Renowned for striking accuracy and ability to flatten opponents seemingly at will, McGregor floated the idea of taking on none other than Floyd Mayweather inside the squared circle in a straight up boxing contest.
Following a merry dance that lasted some four months, the unlikeliest of contests was confirmed and McGregor abandoned the octagon for the ring.
All the while, Ferguson and Nurmagomedov became increasingly impatient for their shot at McGregor and his golden crown.
Another interim title was created and a fight between Ferguson and Nurmagomedov was scheduled for UFC 209 in March. With the Russian withdrawing at the last minute following health issues during the weight cut, Ferguson was left to ponder when he would get another shot.
His chance came this past weekend at UFC 216 when he took on Kevin Lee. A typically spontaneous performance from the 33-year-old saw him defeat Lee via submission in the third round and saw him claim the interim-strap.
Following his tenth round defeat to Mayweather in August, McGregor faces the prospect of not making it back into the octagon before the end of the year, despite his desire to do so. This would mean he will have been away from the sport for over a year, all the while as lightweight champion.
His continued absence has seen Ferguson reiterate the ‘defend or vacate‘ assertion yet again, this time as interim-champion and with far more conviction.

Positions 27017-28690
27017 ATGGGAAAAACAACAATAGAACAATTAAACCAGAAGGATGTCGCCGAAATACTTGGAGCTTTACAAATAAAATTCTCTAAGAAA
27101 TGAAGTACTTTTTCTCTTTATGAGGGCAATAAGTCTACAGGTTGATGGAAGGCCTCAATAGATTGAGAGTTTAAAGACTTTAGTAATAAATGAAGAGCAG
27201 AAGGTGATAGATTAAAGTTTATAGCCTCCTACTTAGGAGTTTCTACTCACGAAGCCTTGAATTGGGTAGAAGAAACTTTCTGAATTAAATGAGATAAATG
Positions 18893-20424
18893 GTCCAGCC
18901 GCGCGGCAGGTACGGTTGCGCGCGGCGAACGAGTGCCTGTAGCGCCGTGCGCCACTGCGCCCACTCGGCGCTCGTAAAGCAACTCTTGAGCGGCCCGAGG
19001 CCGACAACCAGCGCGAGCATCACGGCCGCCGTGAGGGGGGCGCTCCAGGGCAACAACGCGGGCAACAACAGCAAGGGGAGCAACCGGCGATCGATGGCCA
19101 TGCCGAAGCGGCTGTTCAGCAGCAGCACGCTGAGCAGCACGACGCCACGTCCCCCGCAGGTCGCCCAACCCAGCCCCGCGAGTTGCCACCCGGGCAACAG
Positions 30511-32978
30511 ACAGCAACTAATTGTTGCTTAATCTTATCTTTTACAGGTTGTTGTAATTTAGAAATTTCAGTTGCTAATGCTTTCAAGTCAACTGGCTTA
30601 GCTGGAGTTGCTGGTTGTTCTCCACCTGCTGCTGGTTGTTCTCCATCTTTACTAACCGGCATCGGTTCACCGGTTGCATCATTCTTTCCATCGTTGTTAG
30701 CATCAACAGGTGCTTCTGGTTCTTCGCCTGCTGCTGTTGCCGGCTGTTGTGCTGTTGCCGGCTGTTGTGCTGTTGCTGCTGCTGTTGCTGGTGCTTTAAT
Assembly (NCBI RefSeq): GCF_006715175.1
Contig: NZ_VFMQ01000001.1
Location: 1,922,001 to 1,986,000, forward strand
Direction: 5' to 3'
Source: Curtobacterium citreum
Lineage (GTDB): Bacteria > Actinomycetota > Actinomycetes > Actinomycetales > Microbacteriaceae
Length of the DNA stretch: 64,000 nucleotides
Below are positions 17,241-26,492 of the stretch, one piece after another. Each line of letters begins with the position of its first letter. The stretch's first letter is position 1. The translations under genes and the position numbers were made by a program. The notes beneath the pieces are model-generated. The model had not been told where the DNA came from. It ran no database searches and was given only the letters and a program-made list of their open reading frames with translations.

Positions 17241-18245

On social media platforms, people wonder if McGregor has any intention of ever defending a title. He has, after all, now won three titles that he never wore back into the octagon.
If you count the interim featherweight belt he secured against Chad Mendes at UFC 189, then he has actually defended a belt. However, to many, the interim strap does not count and it is only the full, undisputed belt that matters.
Following Ferguson’s victory over Lee at UFC 216, the lightweight vista has become crystal clear. There is a champion and there is an interim-champion. To any logical mind, the next bout is for both these fighters to face each other in the octagon, for the undisputed title.
Anything else simply does not make sense. Though the question of a potential trilogy fight with Nate Diaz is still in the mix for McGregor, calls for a title bout have grown to a roar on social media among fans, with one fan even penning an open letter of disappointment to his hero, should he look beyond Ferguson for his UFC return.
If McGregor decides to face Diaz in a big money fight and not take on Ferguson, as his status as champion should mandate, he will tarnish his legacy.
Despite all he has done to redefine his sport, he will likely be defined by his next move, particularly in the eyes of fans.
Conor McGregor has redrawn the boundaries of MMA. He has introduced the sport to a global population and been a catalyst for bringing more money than ever before to the sport and its fighters.
Anything other than a knock with Ferguson as his next fight will see the shadow of a question mark stretching its way over his glittering career.
He has done what he set out to do in becoming a UFC champion and earning enough money to live comfortably for the rest of his life but, before he walks off into the sunset, his legacy demands a title defence and Tony Ferguson most certainly deserves it.